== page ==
- Dr. David Poston, formerly with Los Alamos National Laboratory and an expert on the use of nuclear power in space.
- Dr. Nathaniel Putzig, a scientist from the Planetary Science Institute and expert on mapping water ice on Mars.
- Ashwini Ramesh, an aerospace engineer and educator, who has researched the approaches to grow and create all types of food on Mars.
- Dr. Ken Brandt, a NASA Solar System Ambassador, who covered past failures and successes of Mars missions as well as landing site selection criteria.
- Caleb Eastman, an engineering expert, who focuses on both hardware and software robotics technologies.
The Mars Society has made nearly all of these educational lectures available to the general public via our YouTube Channel.
The high school students are now designing their Mars surface mission, including its habitat, surface vehicles, scientific instruments, power system and other equipment and supplies, crew size and composition, mission location, scientific objectives, rations, duration, and exploration plan. They have 30 metric tons of useful payload that has already been delivered to the Martian surface, plus an ascent vehicle capable of returning up to six astronauts from Mars to Earth.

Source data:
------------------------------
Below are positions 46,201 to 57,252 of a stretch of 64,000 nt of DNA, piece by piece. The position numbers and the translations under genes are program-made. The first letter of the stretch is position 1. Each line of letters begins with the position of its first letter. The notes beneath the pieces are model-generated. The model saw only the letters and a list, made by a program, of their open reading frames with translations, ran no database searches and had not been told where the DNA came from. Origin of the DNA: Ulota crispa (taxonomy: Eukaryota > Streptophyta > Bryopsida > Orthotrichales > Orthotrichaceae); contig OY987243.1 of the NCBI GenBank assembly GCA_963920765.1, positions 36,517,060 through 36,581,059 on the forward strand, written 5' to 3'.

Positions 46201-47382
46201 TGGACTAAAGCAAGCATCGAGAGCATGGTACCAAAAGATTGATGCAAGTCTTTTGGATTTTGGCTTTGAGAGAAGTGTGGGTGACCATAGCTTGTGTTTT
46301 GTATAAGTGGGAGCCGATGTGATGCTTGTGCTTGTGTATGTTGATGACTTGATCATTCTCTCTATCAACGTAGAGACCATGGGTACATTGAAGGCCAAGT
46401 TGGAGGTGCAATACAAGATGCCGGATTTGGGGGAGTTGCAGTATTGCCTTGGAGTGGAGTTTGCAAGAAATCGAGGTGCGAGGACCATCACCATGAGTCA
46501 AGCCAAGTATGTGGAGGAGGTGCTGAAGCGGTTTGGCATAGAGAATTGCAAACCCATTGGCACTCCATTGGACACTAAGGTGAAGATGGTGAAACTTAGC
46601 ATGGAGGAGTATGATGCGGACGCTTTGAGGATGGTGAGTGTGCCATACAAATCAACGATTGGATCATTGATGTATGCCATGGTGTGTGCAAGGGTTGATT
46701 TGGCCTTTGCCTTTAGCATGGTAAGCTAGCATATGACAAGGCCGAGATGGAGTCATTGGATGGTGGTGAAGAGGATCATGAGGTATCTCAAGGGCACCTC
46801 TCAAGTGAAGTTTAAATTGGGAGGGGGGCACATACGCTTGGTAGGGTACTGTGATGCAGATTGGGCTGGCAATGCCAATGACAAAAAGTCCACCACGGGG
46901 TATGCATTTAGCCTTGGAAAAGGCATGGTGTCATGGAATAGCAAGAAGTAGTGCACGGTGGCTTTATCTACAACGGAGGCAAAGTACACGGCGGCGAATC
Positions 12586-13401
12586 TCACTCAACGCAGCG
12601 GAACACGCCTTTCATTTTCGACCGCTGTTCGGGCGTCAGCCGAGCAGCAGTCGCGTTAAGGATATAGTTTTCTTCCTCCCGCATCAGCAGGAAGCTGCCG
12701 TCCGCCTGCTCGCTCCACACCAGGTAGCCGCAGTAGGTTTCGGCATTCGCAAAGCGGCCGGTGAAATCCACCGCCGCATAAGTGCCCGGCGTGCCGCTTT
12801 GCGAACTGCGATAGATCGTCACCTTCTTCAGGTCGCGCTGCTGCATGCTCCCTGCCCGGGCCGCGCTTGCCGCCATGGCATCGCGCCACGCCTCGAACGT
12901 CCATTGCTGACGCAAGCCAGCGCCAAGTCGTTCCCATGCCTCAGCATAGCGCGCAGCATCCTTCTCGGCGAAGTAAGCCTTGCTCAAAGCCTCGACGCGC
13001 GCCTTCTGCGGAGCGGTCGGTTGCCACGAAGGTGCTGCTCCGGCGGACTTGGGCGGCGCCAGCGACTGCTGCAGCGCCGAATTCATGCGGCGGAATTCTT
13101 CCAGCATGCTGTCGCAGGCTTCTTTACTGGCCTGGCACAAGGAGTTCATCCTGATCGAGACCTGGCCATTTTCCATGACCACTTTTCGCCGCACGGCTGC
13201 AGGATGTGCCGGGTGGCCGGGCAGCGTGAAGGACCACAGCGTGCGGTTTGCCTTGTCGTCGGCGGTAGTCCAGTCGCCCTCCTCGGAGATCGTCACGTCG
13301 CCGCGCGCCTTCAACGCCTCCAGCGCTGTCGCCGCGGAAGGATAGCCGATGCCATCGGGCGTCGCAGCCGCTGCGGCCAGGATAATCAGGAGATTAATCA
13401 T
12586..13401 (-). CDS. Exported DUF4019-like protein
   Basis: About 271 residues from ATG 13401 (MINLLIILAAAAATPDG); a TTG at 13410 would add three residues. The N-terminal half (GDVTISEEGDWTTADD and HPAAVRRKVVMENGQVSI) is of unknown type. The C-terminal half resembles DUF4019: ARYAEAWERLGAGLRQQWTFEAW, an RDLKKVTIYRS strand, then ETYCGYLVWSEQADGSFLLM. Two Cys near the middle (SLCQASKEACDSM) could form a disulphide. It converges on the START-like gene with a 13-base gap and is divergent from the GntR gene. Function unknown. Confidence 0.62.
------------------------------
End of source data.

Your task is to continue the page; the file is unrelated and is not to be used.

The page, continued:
The students are also creating mission design elements with four major factors in mind: Science, Engineering, Human Operational Challenges, and Cost. Optimizing any of these necessarily conflicts with the rest. For example, more science equipment will add weight, which takes away mass that could be used for additional exploration range or sacrificing the amount of support equipment, and doing anything better nearly always adds to cost. So, in addition to handling their own area as well as they can, the students must try to work out the best possible compromises to produce the best overall result.
The designs of each team will be written up in a report, with each team member responsible for authoring a section. In addition, eight coaches/mentors are also assisting and supporting the students with their design work and presentation preparation activities.
In a couple of weeks, the five teams will be virtually presenting their mission design elements in verbal, visual and written form to an expert panel of judges who will rate their designs based on their technical and scientific merit and how they address the four major factors.
The Mars mission designs will be published by the Mars Society in a book, which will be available for sale on Amazon.com. Students who are participating in the design activities will receive a certificate attesting to their participation, useful for augmenting their college entry applications. In addition, the winning design team will be invited to present their proposal at the 2022 International Mars Society Convention this October at Arizona State University.
The International Mission to Mars program wraps up in mid-August, with the Mars Society hoping to repeat and even expand this program next year.
Stay tuned to this webpage for more details about the program as time progresses.